|[cdt-dev] Integrating a non-standard toolchain in to a CDT plugin|
I am currently investigating how to integrate a proprietary toolchain in to the eclipse CDT and would appreciate any comments existing developers have on my proposed implementation.
The reason I would like some guidance is that our toolchain, although standard up to the point of building an ELF, includes some unusual aspects. Below is a description of how our toolchain works, followed by the way in which I think it could be integrated in CDT.
The end product of our toolchain is a multi-application binary to load on an embedded processor. This is constructed from a series of relocatable ELFs and a (form of) linker script. The tool that does this is called LDLK.
The input ELFs to LDLK come in 4 variants.
1) ‘overlays’. These are constructed from C/C++/ASM sources, compiled assembled then linked (using options specific to an ‘overlay’) with relevant static libraries. The end product of this is a relocatable ELF and a file listing all unresolved symbols
2) One or more applications. Each of these is constructed from C/C++/ASM sources compiled and assembled then linked along with any lists of unresolved symbols from overlays that the application uses and relevant static libraries. The end product of this is a relocatable ELF and a file listing all unresolved symbols.
3) ‘shared’ ELFs. These are ‘shared’ by multiple applications but contain code that is in fact linked statically by LDLK. Each of these is constructed from C/C++/ASM sources compiled and assembled then linked (using options specific to ‘shared ELFs’) along with static libraries and lists of unresolved symbols from overlays or applications that the shared ELF supports.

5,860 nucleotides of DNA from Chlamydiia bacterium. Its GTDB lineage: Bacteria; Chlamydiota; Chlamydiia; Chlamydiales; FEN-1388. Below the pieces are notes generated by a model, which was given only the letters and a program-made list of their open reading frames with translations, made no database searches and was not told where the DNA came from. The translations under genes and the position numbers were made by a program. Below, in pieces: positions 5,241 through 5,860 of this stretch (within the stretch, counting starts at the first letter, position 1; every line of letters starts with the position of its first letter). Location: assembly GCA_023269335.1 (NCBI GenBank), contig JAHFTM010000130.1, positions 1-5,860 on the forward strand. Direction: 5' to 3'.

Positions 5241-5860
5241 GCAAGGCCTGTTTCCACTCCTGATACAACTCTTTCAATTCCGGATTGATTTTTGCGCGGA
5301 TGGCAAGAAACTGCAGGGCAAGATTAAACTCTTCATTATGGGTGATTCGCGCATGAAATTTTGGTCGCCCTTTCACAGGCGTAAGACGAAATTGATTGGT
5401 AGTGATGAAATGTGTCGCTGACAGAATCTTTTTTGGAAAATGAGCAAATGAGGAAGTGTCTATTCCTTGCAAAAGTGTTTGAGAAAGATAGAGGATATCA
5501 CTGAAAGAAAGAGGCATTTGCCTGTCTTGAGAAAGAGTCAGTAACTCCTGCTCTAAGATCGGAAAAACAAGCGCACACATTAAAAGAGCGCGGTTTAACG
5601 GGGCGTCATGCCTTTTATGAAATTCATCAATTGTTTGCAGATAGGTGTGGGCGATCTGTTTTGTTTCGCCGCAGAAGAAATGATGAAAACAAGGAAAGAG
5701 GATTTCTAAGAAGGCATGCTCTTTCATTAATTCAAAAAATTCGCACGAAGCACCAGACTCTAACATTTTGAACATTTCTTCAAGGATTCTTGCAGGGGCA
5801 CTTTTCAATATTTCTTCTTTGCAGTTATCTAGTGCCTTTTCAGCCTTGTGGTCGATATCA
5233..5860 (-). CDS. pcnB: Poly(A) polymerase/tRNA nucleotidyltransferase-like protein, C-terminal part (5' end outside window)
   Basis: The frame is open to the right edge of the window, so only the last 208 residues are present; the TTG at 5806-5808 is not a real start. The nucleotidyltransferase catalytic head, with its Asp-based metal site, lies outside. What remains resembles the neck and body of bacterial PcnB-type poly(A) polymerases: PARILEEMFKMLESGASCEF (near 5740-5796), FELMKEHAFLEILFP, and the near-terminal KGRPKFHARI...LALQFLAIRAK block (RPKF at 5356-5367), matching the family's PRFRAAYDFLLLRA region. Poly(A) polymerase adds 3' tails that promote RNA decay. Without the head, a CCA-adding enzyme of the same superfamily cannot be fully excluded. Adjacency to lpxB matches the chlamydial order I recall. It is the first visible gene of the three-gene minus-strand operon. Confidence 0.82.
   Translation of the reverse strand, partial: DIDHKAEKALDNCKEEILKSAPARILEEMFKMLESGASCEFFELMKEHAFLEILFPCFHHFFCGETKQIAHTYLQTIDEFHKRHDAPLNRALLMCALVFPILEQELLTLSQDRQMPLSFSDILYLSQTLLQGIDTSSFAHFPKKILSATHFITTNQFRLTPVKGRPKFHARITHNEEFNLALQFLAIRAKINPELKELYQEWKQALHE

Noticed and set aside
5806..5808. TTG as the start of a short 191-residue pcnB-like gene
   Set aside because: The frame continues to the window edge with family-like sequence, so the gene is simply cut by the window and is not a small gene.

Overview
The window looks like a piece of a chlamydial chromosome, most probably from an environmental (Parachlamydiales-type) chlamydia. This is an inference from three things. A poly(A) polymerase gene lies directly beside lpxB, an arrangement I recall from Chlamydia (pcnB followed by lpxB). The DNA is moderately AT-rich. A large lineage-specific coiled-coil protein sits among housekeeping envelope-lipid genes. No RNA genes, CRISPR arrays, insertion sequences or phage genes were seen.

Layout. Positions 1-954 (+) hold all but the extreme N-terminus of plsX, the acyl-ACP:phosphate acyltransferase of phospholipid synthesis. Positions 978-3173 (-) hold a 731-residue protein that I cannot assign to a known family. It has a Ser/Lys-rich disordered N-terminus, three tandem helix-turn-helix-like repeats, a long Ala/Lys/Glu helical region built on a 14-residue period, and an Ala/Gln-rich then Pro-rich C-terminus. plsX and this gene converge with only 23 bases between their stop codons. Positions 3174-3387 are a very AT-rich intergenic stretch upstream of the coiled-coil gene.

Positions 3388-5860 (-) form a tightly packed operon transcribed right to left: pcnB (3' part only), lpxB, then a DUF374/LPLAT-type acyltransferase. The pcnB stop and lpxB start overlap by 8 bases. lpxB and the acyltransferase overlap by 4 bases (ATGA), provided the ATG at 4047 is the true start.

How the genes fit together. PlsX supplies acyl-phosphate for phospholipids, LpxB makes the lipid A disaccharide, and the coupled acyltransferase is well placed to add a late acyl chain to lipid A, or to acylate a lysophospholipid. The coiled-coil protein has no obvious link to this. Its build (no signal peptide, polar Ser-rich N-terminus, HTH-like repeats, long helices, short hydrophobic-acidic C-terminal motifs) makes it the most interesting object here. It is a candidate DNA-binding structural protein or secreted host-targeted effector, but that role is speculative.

4) ‘global’ ELFs. These are constructed from C/C++/ASM sources compiled and assembled then linked (using options specific to ‘global’ ELFs).
The static libraries mentioned above refer to the standard definition of a static library. Below is a sketch of a relatively simple full system. The circles show files that are fed from one stage of a build to the next. I.e the result of building overlay 1 is an ELF and a symbol file. The symbol file is fed in to the build of Application 2 along with the symbols from overlay 2 and so on. All the ELFs are fed in to the final build stage (LDLK) that creates the final binary.
I’m hoping that the rather brief description of the toolchain above gives enough information for you to see how things link together. I have omitted discussion of compiler, assembler and linker to build an ELF as these behave like standard tools.
As far as I understand the CDT, a ‘normal’ project would provide a static library, shared library or application, and an application project could ‘depend’ on a number of static and/or shared library projects. I believe the best implementation of our toolchain is to create several new types of project, one for each of: static library, Application ELF, Shared ELF, Overlay ELF, Global ELF and Final Binary and use the dependency mechanism to link these together. I assume in doing that, the outputs of one project become available as inputs to projects that depend on it. Furthermore I assume there is a way to access the settings of one project from another (where a dependency exists).
So I am just hoping someone can comment as to whether my approach to this is sensible? I am an absolute newbie to eclipse and the PDE/CDT but will hopefully learn quickly!
Thanks in advance.
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